We can’t be the only ones that are looking forward to the recently announced remake of Federico Fellini’s La Dolce Vita; can we?
Fellini’s niece, Francesca, says that she had been approached in the past in order to sell the rights to the film and has always refused, until now. She’s putting her family legacy into the hands of producer Daniele Di Lorenzo who wants to do a modern retelling of the iconic ’60s film.
“Our vision is of a contemporary story every bit as commercial, iconic and award-worthy as the original,” Iervolino added in his own statement. The original La Dolce Vita, where Fellini portrayed the “sweet life” of Rome, also starred Yvonne Furneaux, Anouk Aimee and Anita Ekberg.
Ekberg, considered Fellini’s muse, died earlier this year at age 83. La Dolce Vita won the Palme d’Or at the 1960 Cannes Film Festival and the Oscar for best costume design.
We haven’t yet heard about a director or stars, but we have some ideas.
The director? Sorrentino’s name will come up and he might be the right choice to capture the required surreal ambience, but we’d go with someone a little less obvious; but how about somebody like Francesco Munzi, the director of Anime Nere. He’s proven himself an ace at showing and telling, with his stunning visuals and masterful storytelling; for that extra powerful punch they’ll need cinematographer Vladan Radovic, who’s given us films like Anime Nere and Vergine Giurata.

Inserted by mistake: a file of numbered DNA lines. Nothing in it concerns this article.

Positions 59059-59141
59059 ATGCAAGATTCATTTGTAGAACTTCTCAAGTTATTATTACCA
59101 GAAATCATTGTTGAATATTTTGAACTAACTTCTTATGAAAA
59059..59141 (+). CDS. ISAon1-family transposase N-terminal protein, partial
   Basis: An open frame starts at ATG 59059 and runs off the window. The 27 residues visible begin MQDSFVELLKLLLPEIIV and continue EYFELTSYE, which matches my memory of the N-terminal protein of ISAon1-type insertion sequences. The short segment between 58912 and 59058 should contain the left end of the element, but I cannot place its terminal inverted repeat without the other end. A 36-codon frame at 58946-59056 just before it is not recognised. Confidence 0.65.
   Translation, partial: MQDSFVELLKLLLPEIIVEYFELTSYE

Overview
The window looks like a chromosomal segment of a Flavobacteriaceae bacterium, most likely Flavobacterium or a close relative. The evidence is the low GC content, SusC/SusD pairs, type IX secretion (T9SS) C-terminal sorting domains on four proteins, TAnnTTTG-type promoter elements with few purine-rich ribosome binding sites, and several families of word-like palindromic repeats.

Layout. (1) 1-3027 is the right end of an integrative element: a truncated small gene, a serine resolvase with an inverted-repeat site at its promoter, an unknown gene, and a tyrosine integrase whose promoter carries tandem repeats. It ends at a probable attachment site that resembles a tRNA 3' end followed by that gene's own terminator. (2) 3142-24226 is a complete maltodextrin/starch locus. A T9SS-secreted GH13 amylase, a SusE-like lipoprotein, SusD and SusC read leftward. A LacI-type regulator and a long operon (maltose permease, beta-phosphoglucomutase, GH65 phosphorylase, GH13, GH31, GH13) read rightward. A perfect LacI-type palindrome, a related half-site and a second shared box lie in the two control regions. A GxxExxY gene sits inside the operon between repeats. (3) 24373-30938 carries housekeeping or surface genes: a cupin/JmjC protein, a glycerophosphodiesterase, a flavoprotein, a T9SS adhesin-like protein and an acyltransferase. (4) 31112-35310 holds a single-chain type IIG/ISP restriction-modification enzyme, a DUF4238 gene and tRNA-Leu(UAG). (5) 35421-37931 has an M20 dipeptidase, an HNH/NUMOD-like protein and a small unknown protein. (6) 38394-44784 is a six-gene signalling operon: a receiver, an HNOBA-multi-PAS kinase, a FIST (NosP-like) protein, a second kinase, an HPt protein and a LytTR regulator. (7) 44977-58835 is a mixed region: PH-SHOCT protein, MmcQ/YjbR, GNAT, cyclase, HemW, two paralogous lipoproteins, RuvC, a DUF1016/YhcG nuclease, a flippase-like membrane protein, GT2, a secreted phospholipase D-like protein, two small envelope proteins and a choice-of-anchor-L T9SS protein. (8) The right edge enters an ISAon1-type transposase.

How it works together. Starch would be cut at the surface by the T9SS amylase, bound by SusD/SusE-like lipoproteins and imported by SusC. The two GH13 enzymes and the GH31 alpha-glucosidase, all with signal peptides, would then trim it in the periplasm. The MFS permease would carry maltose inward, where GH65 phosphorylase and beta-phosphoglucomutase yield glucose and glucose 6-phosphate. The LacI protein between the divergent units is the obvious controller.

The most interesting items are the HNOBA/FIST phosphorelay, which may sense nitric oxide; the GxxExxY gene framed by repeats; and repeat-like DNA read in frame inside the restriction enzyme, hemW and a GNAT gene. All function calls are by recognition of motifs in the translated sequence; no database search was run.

For the music? It’s gotta be Carlo Virzì, musician and composer for films like La Prima Cosa Bella and Il Capitale Umano, who will get the key world “modern” that will evade a lot of other composers. This film needs urbane and cutting edge, not sentimental and classic.
The stars? Take a look at some good choices, in B&W for the right effect. We like Greta Scarano for the Anita Ekberg part. She’s the perfect age and gorgeous, and has been getting all kinds of attention recently for her role in Senza Nessuna Pietà.
A new Marcello Mastroianni? Nobody can duplicate him, but we don’t need them to; there are plenty of good-looking and talented actors for a modern remake. Alessandro Gassman? Raoul Bova? Edoardo Leo? The list is long.
And we should throw the über-glamorous Micaela Ramazzotti in there somewhere.
What’s not to like? Non vedo l’ora!